Elemental analyses for C, H, N were carried out at the Service de Microanalyses of the Institut de Chimie de Strasbourg. The SEM images were obtained with a JEOL 6700F (scanning electron microscope (SEM) equipped with a field-emission gun (FEG), operating at 3 kV in the SEI mode instrument. FTIR spectra were collected on a Perkin Elmer Spectrum Two UATR-FTIR spectrometer. TGA-TDA experiments were performed using a TA instrument SDT Q600 (heating rates of 5 °C·min−1 under air stream). NMR spectra in solution were recorded using a Bruker AVANCE 300 (300 MHz) spectrometer. The emission and excitation spectra were recorded on a modular double grating excitation spectrofluorometer with a TRIAX 320 emission monochromator (Fluorolog-3, Horiba Scientific) coupled to a R928 or a H9170 Hamamatsu photomultiplier, for the detection on the visible and near-infrared spectral ranges, respectively, using the front-face acquisition mode. The excitation source was a 450 W Xe arc lamp. The emission spectra were corrected for detection and optical spectral response of the spectrofluorometer and the excitation spectra were corrected for the spectral distribution of the lamp intensity using a photodiode reference detector. Time-resolved measurements were carried out with the pulsed Xe–Hg lamp excitation, in front-face acquisition mode. The temperature was controlled with a helium closed-cycle cryostat with vacuum system (ca. 5 × 10−6 mbar) and a Lakeshore 330 auto-tuning temperature controller with a resistive heater. The temperature can be adjusted from ca. 12 to 450 K with a maximum accuracy of 0.1 K. The sample temperature was fixed to a particular value using the auto-tuning temperature controller; after waiting 5 min to thermalize the sample, four consecutive steady-state emission spectra were measured for each temperature; the maximum temperature difference detected during the acquisitions was 0.1 K, the temperature accuracy of the controller. Magnetic measurements were performed using a Quantum Design SQUID-VSM magnetometer. The static susceptibility measurements were performed in the temperature range of 1.8–300 K with an applied field of 0.5 T. Samples were blocked in eicosane to avoid orientation under magnetic field. Magnetization measurements at different fields and at given temperature confirm the absence of ferromagnetic impurities. Data were corrected for the sample holder and eicosane and diamagnetism was estimated from Pascal constants. The powder XRD patterns were collected with a Bruker D8 diffractometer (Cu Kα1, λ = 1.540598 Å) operating at 40 kV and 40 mA equipped with a LynxEye detector. The X-ray diffraction data on single crystal were collected with graphite-monochromatized Mo Kα radiation (λ = 0.71073 Å) with a Kappa Nonius CCD diffractometer at room temperature. Intensity data were corrected for Lorenz-polarization and absorption factors. The structures were solved by direct methods using SIR92 , and refined against F2 by full-matrix least-squares methods using SHELXL-2014 with anisotropic displacement parameters for all non-hydrogen atoms [74,75]. All calculations were performed by using the crystal structure crystallographic software package WINGX . The structure was drawn using Mercury or Diamond [77,78]. Hydrogen atoms were located on a difference Fourier map and introduced into the calculations as a riding model with isotropic thermal parameters. Crystallographic data for the structures reported have been deposited in the Cambridge Crystallographic Data Centre with CCDC reference numbers 1541843, 1541844, 1541845, 1541846, 1541847, 1541848 for [Gd(L)(ox)(H2O)], [Yb(L)(ox)(H2O)], [Dy(L)(ox)(H2O)], [Ho(L)(ox)(H2O)], [Tb(L)(ox)(H2O)], [Eu(L)(ox)(H2O)].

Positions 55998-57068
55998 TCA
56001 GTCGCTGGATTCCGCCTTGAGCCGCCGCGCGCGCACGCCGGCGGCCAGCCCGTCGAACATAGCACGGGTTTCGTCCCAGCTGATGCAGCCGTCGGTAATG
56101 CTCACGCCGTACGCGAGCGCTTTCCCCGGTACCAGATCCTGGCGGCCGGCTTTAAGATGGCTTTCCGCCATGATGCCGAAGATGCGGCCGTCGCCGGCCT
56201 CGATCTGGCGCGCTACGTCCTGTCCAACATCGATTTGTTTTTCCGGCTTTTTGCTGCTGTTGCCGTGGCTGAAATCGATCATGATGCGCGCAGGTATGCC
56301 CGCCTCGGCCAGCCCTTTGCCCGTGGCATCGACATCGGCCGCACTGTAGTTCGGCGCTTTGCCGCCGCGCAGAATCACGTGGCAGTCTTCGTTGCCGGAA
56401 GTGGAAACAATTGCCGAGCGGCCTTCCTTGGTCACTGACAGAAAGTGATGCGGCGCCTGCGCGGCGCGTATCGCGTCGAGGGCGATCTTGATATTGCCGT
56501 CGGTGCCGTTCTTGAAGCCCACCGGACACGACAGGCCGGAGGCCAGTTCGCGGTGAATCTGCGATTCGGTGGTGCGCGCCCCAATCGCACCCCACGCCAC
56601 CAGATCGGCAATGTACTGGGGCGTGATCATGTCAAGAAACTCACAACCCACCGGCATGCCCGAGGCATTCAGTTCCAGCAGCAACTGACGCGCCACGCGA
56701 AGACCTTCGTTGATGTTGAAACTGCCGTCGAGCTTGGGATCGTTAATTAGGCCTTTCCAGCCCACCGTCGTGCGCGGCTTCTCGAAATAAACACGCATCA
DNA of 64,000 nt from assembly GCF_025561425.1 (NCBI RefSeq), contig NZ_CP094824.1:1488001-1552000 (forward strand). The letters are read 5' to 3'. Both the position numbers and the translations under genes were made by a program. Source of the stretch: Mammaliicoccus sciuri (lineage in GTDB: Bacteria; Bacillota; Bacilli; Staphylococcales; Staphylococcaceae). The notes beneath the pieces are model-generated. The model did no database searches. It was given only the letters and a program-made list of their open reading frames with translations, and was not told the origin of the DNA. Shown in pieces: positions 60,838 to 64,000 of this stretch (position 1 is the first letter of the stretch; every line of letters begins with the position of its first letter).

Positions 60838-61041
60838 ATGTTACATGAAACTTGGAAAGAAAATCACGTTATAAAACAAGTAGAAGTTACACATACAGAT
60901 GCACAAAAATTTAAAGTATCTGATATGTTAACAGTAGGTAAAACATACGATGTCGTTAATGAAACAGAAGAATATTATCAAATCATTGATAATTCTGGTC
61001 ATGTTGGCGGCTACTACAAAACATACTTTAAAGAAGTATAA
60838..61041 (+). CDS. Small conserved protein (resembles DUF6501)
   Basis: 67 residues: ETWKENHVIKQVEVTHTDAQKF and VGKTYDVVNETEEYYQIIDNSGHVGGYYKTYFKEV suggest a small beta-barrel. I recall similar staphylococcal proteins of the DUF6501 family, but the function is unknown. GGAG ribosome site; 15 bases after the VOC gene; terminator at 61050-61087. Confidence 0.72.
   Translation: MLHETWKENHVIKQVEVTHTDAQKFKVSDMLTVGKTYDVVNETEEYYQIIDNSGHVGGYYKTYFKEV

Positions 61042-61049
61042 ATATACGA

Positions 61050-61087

Supporting Information contains a representation of the coordination polyhedron, a table of selected bonds, a comparison of the experimental powder X-ray diffraction patterns of the different compounds and the simulated pattern from single crystals X-ray data, SEM analysis, TGA/TDA analysis, a summary of the weight loss values for the different compounds, infrared spectra, luminescence measurement and magnetic expression.
|Supporting Information File 1: Additional experimental data.|
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The authors thank the Centre National de la Recherche Scientifique (CNRS), the Université de Strasbourg (Idex), the Labex NIE (ANR-11-LABX-0058_NIE within the Investissement d’Avenir program ANR-10-IDEX-0002-02), the Agence Nationale de la Recherche (ANR contract no. ANR-15-CE08-0020-01) and the icFRC (http://www.icfrc.fr) for funding. Part of the present work comes from the thesis of Pierre Farger  and is part of the research activity supported by the European COST action MP1202: HINT (Rational design of hybrid organic–inorganic interfaces: the next step towards advanced functional materials. http://www.cost-hint.cnrs.fr). This work was also developed within the scope of the project CICECO-Aveiro Institute of Materials, POCI-01-0145-FEDER-007679 (Fundação para a Ciência e a Tecnologia, FCT, Ref. UID/CTM/50011/2013), financed by national funds through the FCT/MEC (Ministério da Educação e Ciência) and when appropriate co-financed by FEDER under the PT2020 Partnership Agreement. D.A. (SFRH/BPD/95032/2013) thanks FCT for a postdoctoral grant. The authors are grateful to Didier Burger for technical assistance.